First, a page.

By masamasa on 5/22/2014 12:50:33 AM , Rating: 2
Why on earth would the pay for it when they can simply steal it????

More and More Government
By bitmover461 on 5/20/14, Rating: -1
RE: More and More Government
By ianweck on 5/20/2014 11:25:03 AM , Rating: 2
what's this got to do with Microsoft and WinXP etc?

RE: More and More Government
By Nutzo on 5/20/2014 11:46:42 AM , Rating: 1
Read the story.
China has also stopped buying most hardware from the US due to the NSA hijacking shipments and installing spyware, hacked firmware, etc.

By AllYourBaseAreBelong2Us on 5/20/2014 1:37:48 PM , Rating: 5
It is just more BS from China Govt. All the hardware is made over there anyway.

RE: More and More Government
By JasonMick on 5/20/2014 1:13:40 PM , Rating: 4
... and you want to hand over health care to them. Nice!!!
I was with you up until here.

I am well in agreement that "Obamacare" is, at best and at worst a special interest payout meets deal with the devil. But it is certainly not making health care a government function any more so than EMTALA (aka "Reagancare" as it was signed into law by Reagan as part of the COBRA bill) was.

This is what bugs me about the Obamacare debate. Most believe it's a debate over public healthcare vs. private healthcare. It absolutely IS NOT THAT.

"Obamacare" is simply a deal between private healthcare providers and the government. The government offered insurers a large special interest payout in terms of medicare funding. In exchange the insurers willingly agreed to sell their product on exchanges, under which they won't deny you coverage for preexisting conditions, or price gouge you quite as bad.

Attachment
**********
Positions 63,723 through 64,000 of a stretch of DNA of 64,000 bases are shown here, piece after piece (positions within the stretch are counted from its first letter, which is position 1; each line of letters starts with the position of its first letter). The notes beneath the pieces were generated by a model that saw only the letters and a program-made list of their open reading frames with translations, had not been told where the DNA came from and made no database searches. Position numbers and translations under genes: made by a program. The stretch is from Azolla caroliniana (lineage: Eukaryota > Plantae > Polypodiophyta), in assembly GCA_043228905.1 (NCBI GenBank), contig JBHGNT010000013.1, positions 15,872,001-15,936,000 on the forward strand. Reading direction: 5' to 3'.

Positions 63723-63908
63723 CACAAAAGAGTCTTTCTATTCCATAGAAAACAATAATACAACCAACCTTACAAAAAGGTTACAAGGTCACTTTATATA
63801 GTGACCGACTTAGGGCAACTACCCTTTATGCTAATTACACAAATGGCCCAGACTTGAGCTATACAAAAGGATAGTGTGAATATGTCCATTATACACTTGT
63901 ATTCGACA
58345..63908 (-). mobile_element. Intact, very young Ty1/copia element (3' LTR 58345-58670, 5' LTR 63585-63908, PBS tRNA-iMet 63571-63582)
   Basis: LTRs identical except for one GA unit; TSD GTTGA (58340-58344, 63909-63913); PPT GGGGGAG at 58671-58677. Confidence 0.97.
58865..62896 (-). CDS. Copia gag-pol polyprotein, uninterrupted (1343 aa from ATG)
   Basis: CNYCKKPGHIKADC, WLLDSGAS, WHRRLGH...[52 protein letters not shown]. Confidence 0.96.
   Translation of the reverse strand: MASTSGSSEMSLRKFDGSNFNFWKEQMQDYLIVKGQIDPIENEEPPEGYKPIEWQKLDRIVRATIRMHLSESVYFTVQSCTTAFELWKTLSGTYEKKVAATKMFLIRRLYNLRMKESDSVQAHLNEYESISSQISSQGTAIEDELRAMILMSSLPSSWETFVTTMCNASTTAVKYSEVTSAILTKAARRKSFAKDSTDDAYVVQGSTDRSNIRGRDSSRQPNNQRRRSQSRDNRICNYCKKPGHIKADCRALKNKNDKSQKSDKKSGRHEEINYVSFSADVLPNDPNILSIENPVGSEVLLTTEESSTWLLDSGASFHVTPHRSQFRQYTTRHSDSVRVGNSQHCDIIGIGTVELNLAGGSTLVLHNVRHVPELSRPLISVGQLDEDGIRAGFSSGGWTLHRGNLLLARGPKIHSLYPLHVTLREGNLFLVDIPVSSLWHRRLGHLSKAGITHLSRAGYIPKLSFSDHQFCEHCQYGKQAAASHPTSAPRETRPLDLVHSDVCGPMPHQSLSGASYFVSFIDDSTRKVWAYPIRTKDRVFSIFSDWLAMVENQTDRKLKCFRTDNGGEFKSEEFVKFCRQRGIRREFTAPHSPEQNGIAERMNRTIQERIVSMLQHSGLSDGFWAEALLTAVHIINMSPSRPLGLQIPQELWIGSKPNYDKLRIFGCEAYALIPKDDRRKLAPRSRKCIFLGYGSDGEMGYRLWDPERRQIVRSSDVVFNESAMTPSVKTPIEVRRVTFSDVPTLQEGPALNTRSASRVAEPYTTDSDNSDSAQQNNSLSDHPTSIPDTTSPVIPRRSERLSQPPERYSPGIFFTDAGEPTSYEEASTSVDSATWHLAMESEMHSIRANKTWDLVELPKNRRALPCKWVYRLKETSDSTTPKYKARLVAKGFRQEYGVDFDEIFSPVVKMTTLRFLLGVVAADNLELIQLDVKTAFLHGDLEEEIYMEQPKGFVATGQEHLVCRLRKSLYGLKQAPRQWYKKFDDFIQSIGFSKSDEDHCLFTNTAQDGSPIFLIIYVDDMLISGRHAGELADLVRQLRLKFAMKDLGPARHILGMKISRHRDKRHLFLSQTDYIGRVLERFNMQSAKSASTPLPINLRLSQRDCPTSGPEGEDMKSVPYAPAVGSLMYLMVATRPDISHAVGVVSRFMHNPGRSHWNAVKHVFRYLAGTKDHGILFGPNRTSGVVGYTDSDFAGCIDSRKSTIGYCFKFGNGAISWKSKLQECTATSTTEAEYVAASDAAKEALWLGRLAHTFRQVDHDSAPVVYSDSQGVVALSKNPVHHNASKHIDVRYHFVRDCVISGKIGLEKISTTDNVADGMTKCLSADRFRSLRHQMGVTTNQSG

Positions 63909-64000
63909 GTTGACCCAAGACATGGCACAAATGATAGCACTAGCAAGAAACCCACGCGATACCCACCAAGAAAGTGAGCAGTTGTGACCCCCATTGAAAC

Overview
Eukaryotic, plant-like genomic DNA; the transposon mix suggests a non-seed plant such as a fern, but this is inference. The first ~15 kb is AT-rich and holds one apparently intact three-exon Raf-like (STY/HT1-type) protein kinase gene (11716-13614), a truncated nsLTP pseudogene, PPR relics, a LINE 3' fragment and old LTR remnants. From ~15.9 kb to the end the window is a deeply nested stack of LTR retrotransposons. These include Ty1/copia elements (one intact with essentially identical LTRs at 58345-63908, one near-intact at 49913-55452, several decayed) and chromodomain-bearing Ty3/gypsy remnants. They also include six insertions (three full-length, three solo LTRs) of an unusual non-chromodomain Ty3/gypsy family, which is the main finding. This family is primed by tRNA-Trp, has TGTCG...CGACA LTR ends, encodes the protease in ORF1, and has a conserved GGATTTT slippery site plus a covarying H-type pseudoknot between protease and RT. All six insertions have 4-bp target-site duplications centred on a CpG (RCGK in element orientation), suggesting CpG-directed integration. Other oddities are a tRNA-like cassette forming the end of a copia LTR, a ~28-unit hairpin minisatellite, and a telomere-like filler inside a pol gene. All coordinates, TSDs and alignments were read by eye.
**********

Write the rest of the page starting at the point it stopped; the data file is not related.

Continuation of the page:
The good news for consumers is that if you have a preexisting condition or are uninsured, it becomes cheaper and easier to buy insurance.

But the deal is not without problems.

First it relies on taxation of the middle class and increasing the national debt to pay out large sums to insurers to keep them from strongly resisting the coverage guarantee.

So things get better for a significant minority of Americans, but get worse for the majority who don't have serious preexisting conditions and/or already had insurance.

Further the plan does nothing to fix the incredibly inflated price of prescription drugs in the U.S. compared to other regions of comparable median wealth (e.g. Canada). And it does nothing to rather little to improve the very poor end outcomes of the U.S. medical system for basic services such as pregnancy and heart health. The U.S. trails its peers here, again.

Obamacare is not public healthcare.

That is a false debate.